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A strip club, a shooting and the fallout that follows: Baltimore bar faces liquor board charges

A Southeast Baltimore strip club could face thousands of dollars in fines or lose its liquor license after a man was shot and killed outside the club in July.

Emmanuel Cruz, 39, died after he was shot outside Haven Place, a strip club in the Baltimore Highlands neighborhood, in July. The club will face charges tied to the shooting from the Baltimore Board of Liquor License Commissioners at a hearing Thursday.

Haven Place is being charged with six violations — three marks each against its liquor and adult entertainment licenses. Four charges are related to the shooting, and the club faces two additional charges for allegedly serving a minor in May.

According to liquor board documents, police responded to a report of a shooting at the club at 400-402 N. Haven St. just after 2 a.m. July 9. Officer Derek Bowman found Cruz lying in the parking lot of the club with multiple gunshot wounds.

An investigation found Cruz was involved in an argument with another patron in the club, according to the liquor board. When they left the building, the other patron struck Cruz in the neck, removed a handgun from his pocket and shot Cruz, liquor board documents allege.

After Cruz was shot, a manager of Haven Place took $1,050 from Cruz’s pocket, according to liquor board documents. The manager has not been criminally charged.

Steve Fogleman, an attorney representing Haven Place, declined to comment.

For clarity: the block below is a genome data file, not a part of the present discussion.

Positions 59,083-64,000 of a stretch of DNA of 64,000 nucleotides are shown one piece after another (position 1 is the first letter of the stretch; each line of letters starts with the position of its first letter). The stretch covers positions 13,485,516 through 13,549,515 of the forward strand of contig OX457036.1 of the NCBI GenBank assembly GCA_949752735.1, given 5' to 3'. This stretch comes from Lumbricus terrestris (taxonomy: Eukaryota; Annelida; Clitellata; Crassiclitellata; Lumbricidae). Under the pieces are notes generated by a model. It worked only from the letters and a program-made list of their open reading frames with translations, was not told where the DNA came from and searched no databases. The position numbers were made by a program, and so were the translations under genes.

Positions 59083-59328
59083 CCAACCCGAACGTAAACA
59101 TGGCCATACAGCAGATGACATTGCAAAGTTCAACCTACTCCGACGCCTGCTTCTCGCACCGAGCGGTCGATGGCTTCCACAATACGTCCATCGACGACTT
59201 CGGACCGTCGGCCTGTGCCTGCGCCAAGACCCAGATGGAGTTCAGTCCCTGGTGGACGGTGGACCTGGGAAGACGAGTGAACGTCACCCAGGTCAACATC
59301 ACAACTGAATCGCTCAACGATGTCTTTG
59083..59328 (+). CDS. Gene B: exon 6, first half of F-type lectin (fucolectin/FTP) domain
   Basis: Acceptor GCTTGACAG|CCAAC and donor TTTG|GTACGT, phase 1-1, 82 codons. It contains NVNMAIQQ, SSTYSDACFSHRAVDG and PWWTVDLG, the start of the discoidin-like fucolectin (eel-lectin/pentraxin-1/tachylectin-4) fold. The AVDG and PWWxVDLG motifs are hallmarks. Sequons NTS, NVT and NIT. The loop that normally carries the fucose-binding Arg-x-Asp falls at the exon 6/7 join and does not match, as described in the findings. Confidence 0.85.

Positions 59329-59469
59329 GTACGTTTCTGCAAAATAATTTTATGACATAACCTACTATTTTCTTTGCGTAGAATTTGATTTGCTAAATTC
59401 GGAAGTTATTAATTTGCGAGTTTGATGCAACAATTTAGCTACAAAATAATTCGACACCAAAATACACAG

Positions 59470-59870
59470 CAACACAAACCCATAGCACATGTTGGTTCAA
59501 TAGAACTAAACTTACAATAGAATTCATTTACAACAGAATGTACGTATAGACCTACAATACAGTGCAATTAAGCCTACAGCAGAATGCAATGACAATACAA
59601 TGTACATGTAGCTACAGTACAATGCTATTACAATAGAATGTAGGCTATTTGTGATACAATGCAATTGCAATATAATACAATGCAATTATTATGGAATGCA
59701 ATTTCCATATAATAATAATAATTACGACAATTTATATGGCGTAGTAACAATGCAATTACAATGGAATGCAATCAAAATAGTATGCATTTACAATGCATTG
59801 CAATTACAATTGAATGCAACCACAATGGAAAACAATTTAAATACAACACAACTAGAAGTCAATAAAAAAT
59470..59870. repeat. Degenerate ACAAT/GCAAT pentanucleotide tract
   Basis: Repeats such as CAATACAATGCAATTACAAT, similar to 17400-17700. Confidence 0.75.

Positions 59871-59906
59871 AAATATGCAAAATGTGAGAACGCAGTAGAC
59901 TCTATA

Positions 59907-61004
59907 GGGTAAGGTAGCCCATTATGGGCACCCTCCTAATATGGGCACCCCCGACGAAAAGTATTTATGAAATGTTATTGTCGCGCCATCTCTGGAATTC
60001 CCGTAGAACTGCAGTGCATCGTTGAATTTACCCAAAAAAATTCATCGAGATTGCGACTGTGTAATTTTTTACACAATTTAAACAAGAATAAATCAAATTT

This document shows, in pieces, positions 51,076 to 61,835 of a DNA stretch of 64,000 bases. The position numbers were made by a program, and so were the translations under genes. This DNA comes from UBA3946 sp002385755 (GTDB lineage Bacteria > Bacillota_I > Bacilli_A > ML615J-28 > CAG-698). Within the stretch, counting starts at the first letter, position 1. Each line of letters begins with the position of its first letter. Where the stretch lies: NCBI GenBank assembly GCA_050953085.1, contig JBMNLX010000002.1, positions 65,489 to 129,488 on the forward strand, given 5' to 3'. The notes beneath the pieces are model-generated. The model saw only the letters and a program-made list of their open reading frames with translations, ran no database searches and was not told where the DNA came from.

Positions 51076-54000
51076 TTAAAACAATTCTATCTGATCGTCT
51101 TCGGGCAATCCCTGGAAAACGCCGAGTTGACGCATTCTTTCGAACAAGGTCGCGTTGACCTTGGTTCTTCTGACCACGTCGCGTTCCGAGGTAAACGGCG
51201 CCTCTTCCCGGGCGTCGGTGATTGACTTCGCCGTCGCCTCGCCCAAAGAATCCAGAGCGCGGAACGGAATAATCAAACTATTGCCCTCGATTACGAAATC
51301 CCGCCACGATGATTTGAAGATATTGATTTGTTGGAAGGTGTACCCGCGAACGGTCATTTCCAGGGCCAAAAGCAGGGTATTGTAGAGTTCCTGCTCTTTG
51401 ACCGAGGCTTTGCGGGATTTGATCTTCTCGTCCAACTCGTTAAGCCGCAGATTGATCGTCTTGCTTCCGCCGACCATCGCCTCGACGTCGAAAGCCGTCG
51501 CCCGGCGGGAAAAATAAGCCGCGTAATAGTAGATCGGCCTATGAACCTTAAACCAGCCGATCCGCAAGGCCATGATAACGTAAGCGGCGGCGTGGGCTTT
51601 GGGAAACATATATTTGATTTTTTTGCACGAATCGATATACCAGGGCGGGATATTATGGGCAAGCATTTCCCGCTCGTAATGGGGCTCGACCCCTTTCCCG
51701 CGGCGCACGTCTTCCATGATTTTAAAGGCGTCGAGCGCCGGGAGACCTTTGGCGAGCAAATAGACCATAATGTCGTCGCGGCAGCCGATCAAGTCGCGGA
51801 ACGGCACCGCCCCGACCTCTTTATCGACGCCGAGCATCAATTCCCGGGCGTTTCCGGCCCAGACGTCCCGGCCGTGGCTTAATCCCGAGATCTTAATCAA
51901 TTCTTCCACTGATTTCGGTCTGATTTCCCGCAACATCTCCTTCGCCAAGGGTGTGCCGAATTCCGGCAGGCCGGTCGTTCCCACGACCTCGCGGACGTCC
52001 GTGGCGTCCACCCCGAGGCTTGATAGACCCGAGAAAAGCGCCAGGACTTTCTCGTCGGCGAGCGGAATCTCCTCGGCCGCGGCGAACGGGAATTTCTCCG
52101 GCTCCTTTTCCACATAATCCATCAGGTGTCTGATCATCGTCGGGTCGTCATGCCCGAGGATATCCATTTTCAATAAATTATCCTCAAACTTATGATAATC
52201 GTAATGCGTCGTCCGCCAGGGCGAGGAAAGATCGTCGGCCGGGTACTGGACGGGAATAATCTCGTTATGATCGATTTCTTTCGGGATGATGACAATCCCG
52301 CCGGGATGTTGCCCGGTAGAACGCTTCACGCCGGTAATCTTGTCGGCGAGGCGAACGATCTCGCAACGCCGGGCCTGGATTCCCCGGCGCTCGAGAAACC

Cruz was taken to Johns Hopkins Bayview Medical Center, where he died.

Jaquan Terrell Burks, a 25-year-old Baltimore man, was arrested and charged with first-degree murder, two firearm charges and a handgun violation in Cruz’s killing. Burks’ public defender could not immediately be reached for comment.

Jessalyn Nelson, 20, of Baltimore, was also charged as an accessory to murder after the fact. John “Jack” Turnbull III, an attorney representing Nelson, declined to comment.

Haven Place will go before the liquor board at 1 p.m. Thursday. Charges against the club include breaking provisions for general welfare, illegal conduct and failing to prevent nuisances.

It’s not the first time the club has faced penalties from the liquor board. In February 2008, the club was found guilty of selling alcohol to minors and fined $375.

For the latest series of alleged violations, Haven Place could be fined up to $3,000 per charge for which club is found guilty. The owners also face the possibility of having their licenses suspended or revoked, Thomas Akras, deputy executive secretary for the board, said.

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